Why Not Reading Terms of Service Is Okay

Terms of Service (ToS): the contracts we all agree to, but never read. In fact, 91% of people in the United States simply click “I agree” without scrolling through these obscure contracts.

A ToS agreement is simply a legal contract between a user and a service provider, like a website or an app. For the most part, ToS outline user rights and responsibilities, like payment details, expected conduct, and privacy policies.

Privacy policies are where ToS become complicated. It is vital for users to know what personal data will be collected and how it will be used (read: how companies will profit), but these contracts make it almost grueling for the average user to understand.

Take a look at this sentence:

“We may share your private personal data with such service providers subject to obligations consistent with this Privacy Policy and any other appropriate confidentiality and security measures, and on the condition that the third parties use your private personal data only on our behalf and pursuant to our instructions (service providers may use other non-personal data for their own benefit).” -Twitter Privacy Policy, 3.2 Service Providers

Confused? You’re supposed to be.

Most experts recommend that these ToS read at a basic 8th-grade level for best accessibility. Yet, on average, the complex legalese of ToS requires 14 years of education to understand — reading at the same level as academic journals.

This veil of obscurity serves twofold: first, users are less likely to read contracts; second, the illusion of informed consent is established. Essentially, companies receive legal protection to collect personal information, despite purposefully misleading users into signing away their rights.

Now, let’s say you are able to fully comprehend a ToS and choose to read every contract you came across in one year. In 2008, this would have taken 76 full working days; in 2020, no doubt it would be higher. The mere length and time it would take to read every one is impractical for the average person.

Some sites have shorter ToS, like Google’s, which spans a mere 5,000 words compared to Microsoft’s massive 15,000 words (or 63 minutes!). But, length also poses a problem between explicitness and ambiguity. Sure, Google’s is shorter, but this gives the company more wiggle room to collect data through vaguely worded policies.

Not to mention, the design of the interface can encourage people to just click “I agree.” When presented with a polite “yes/no” option, a 2010 study showed that people are more likely to click no. However, many ToS agreements forefront “I agree” over backing out of the contract.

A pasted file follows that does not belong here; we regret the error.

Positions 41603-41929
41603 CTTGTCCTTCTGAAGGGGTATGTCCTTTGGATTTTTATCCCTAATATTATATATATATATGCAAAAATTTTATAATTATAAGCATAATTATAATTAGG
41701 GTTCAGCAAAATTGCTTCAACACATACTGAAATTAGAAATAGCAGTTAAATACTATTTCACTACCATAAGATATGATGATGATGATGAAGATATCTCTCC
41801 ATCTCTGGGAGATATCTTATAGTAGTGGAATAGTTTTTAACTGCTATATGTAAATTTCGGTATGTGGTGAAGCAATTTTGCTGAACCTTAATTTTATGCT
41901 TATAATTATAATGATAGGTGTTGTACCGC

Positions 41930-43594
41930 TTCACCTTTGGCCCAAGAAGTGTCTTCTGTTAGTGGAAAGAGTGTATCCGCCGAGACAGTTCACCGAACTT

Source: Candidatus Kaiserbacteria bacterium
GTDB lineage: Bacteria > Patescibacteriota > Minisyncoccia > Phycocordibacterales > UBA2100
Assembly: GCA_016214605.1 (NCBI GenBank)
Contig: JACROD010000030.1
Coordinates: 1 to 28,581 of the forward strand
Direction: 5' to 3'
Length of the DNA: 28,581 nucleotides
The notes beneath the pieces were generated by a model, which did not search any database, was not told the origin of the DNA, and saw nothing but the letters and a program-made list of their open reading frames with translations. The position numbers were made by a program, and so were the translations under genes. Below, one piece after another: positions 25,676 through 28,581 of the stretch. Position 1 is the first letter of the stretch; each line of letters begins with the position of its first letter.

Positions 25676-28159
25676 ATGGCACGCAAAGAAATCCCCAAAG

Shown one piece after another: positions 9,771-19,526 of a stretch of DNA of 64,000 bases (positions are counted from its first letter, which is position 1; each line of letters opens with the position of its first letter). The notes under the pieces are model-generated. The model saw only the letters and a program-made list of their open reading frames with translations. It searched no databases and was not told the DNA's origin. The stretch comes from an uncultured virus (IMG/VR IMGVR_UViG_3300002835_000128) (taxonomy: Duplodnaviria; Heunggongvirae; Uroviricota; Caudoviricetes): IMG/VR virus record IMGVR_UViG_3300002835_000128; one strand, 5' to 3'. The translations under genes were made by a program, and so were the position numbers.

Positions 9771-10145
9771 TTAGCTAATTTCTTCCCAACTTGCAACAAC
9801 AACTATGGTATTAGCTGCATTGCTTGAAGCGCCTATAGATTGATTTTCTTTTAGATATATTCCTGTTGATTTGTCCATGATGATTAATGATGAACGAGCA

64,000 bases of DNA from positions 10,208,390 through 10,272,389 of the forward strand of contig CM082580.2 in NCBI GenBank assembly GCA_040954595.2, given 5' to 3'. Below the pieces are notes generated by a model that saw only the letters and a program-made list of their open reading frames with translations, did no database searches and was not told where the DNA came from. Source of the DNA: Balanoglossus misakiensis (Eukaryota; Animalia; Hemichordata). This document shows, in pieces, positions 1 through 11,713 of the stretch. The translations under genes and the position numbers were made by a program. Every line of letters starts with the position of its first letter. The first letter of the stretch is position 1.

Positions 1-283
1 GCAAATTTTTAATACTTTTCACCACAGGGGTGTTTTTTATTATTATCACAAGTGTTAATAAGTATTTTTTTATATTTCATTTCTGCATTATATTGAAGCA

ToS present the typical “opt-in, opt-out” stance pervading most ethical issues online; that is, nobody is forcing users to agree to ToS, right? However, this argument is flawed because users fundamentally have less power than the sites they want to use — imagine if a concerned user tried to negotiate the ToS with FaceBook. Further, companies can change the contract at any time, and they are not obligated to inform users. This means service providers can retroactively collect more personal information about a user with their legal “consent.”

Companies have no incentive to change ToS legibility or design. It provides legal protection and loopholes in case they are sued, allows them to collect whatever data they want with impunity, and discourages users from being informed. In the end, the burden of responsibility is placed on individual users to know their own rights, not on the company to be transparent. So, it’s okay if you don’t read your next ToS; they are not meant to be read or understood.

It’s impossible to be truly informed about what you are agreeing to in a ToS, but some mitigation is possible. Following privacy watch groups can force companies to respond to consumer demand. Also, some tools rank specific ToS on clarity and can explain exactly what data the service provider will collect. ToS can improve, but as long as our online activity is profitable, informed consent remains far off.

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All opinions and views expressed are those of the author, and do not necessarily reflect the position of humanID.



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Miriam Attal

University of Michigan 2020 | Communications & Media Studies | Research and Marketing at humanID.